Prime Minister Sheikh Hasina on Monday directed the Ministry of Expatriates’ Welfare and Overseas Employment to make the overseas employment process “very transparent” and conduct a massive campaign to raise the jobseekers’ awareness.
She gave the directives at Monday’s virtual cabinet meeting amid an ongoing row over Malaysia’s suggestion for forming a syndicate to export manpower to the southeast Asian country from Bangladesh.
“The prime minister has instructed that the process will have to be made very precise and transparent for those who will go abroad,” Cabinet Secretary Khandker Anwarul Islam told reporters at the secretariat after the meeting, reports UNB. Islam said the overseas employment ministry was asked to ensure that Bangladeshi workers do not pay extra money to get overseas jobs.
Some Bangladeshis went to Malaysia spending Tk 3-4 lakh, but many of them could not recover their cost in two years and returned home empty-handed.
Many Bangladeshis go abroad making direct payment and knowing nothing about the jobs upon assurance by middlemen. The Cabinet secretary said some such cases were also discussed in the meeting.
Joining the meeting from her official residence Ganabhaban, Sheikh Hasina asked the authorities concerned to encourage overseas jobseekers to take loans from Probashi Kallyan Bank instead of selling land to go abroad.
She ordered large scale media campaigns to inform overseas jobseekers about the exact authorities and the amount of expense.
The campaigns will encourage them to take loans from Probashi Kallyan Bank, if needed, as the bank doesn’t provide loans without job confirmation letters.
“So, they will be safe… they will not be deceived,” Secretary Islam said.
Row over Malaysia’s syndication suggestion
Resource-rich Malaysia is a popular choice among Bangladeshis looking for overseas employment. The country currently hosts more than 10.5 lakh Bangladeshi workers, according to the Bureau of Manpower Employment and Training (BMET).
In 2020, expatriate Bangladeshis in Malaysia remitted $1.74 billion, which was 7.98 per cent of the total remittance received that year, according to BMET. Last year, even during the raging pandemic, Bangladeshis sent home $1.09 billion from the Southeast Asian country.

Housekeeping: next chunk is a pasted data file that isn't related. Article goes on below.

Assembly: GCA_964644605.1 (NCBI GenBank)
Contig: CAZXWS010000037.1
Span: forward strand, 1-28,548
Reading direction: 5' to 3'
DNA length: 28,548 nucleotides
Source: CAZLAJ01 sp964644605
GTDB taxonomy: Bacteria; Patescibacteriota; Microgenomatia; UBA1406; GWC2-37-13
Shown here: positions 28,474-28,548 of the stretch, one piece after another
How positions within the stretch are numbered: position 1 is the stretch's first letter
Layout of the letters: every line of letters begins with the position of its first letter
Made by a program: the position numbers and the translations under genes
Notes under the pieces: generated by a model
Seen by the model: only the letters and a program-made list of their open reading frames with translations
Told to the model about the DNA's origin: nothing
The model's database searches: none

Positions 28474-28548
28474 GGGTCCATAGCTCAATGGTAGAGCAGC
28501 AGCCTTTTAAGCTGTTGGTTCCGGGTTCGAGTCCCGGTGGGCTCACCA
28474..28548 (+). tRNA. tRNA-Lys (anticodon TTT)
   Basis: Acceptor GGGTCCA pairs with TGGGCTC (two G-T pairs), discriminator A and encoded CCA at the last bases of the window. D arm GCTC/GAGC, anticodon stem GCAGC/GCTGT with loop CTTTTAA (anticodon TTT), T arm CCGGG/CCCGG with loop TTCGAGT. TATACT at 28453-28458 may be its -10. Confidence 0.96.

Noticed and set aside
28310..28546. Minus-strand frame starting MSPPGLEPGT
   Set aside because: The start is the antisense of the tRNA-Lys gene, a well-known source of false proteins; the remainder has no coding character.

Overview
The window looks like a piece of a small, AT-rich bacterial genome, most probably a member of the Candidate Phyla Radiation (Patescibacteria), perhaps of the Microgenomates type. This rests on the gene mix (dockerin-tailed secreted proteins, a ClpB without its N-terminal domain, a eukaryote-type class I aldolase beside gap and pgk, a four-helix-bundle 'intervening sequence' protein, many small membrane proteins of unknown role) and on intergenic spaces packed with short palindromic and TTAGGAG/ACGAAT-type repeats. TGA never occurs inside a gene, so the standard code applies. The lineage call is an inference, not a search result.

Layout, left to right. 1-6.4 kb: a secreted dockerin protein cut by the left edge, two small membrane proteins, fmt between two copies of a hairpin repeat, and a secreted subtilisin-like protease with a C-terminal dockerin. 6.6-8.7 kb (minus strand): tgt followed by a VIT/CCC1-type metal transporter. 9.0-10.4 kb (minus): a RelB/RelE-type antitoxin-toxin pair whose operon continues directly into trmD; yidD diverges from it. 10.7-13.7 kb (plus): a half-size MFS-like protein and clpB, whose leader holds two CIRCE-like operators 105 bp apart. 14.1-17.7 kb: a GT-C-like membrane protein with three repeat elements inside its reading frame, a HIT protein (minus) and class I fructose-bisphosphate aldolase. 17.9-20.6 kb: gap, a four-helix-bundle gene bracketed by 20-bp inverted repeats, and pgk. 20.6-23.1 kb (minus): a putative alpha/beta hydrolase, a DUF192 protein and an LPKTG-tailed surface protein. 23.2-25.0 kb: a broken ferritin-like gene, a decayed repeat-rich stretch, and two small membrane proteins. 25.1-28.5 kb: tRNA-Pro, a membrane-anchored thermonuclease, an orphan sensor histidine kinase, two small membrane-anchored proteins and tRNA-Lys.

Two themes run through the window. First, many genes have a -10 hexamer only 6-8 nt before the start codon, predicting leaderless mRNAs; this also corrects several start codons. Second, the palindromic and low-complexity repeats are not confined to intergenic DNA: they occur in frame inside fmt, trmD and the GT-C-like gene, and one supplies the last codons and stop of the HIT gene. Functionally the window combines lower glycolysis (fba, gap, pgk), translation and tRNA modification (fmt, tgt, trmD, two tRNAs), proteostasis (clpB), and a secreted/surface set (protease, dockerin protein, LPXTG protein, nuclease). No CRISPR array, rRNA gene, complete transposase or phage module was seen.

In September 2018, Malaysia suspended manpower recruitment from Bangladesh. That year, 2,75,927 Bangladeshis migrated there.
The two countries signed a new five-year agreement for hiring one million workers from the South Asian country on Dec 19 last year. But Malaysian Human Resource Minister M Saravanan, in a letter on Jan 14, urged Expatriates’ Welfare and Overseas Employment Minister Imran Ahmad to send workers through 25 Bangladesh Recruitment Agencies (BRA).
In a strong-worded reply on Jan 18, Bangladesh rejected the proposal, reiterating open competition. “Bangladesh is always in favour of transparent, fair and safe migration…” Ahmad responded.
Bangladeshi recruiting agency owners also demanded keeping the labour market open for all valid recruiting agents to ensure fair competition. They said Nepal, India, Pakistan, Sri Lanka, and Indonesia are among other countries that send workers to Malaysia through open competition among their recruiting agencies.
Tasneem Siddiqui, the chair of Refugee and Migratory Movements Research Unit, told The Business Post that an “unholy nexus” of 25 agencies had influenced Malaysia to write for them. He urged the government to find and punish them. Malaysian Private Employment agency – National Association of Private Employment Agencies Malaysia – hailed Bangladesh’s stance. In a letter to Ahmad on Jan 23, the association’s President Dato Megat Fairouz Junaidi Bin Tan Sri Megat Junid expressed their readiness to work with all Bangladeshi valid licensed agencies in recruiting manpower from here.
Fairouz, in his letter, vowed to undertake all out transparent and fair treatment policies towards Bangladeshi migrant workers in Malaysia.
As Bangladesh has nearly 2,000 valid manpower exporters, letting only 25 of them for the business will create chaos and push up migration costs, recruiting agents said. This will also demean the government’s efforts and objectives of lowering migration costs. The arrangement to send workers to Malaysia from Bangladesh through only 10 recruiting firms from 2017 to 2018 had been a disaster. WARBE Development Foundation Chairman Syed Saiful Haque warned that the market might be lost again if the government failed to break the syndicate.
“Migration cost will increase when a competitive market is missing in sending manpower from Bangladesh to Malaysia,” he told The Business Post.
Immediate past president of BAIRA Benjir Ahmed said all the members of BAIRA should have opportunities to send workers. A vested group is plotting to damage the labour market with fake and confusing information.
“No syndicate should be formed in this regard,” he added.
A senior official at the Ministry of Expatriates’ Welfare and Overseas Employment said they stood by the spirit of ensuring fair competition among all valid licensed recruiters of Bangladesh.
“No syndication, no monopoly. We have clear instructions from Prime Minister Sheikh Hasina for ensuring fair competition among all recruiters for sending workers to Malaysia,” the official, preferring anonymity, told The Business Post.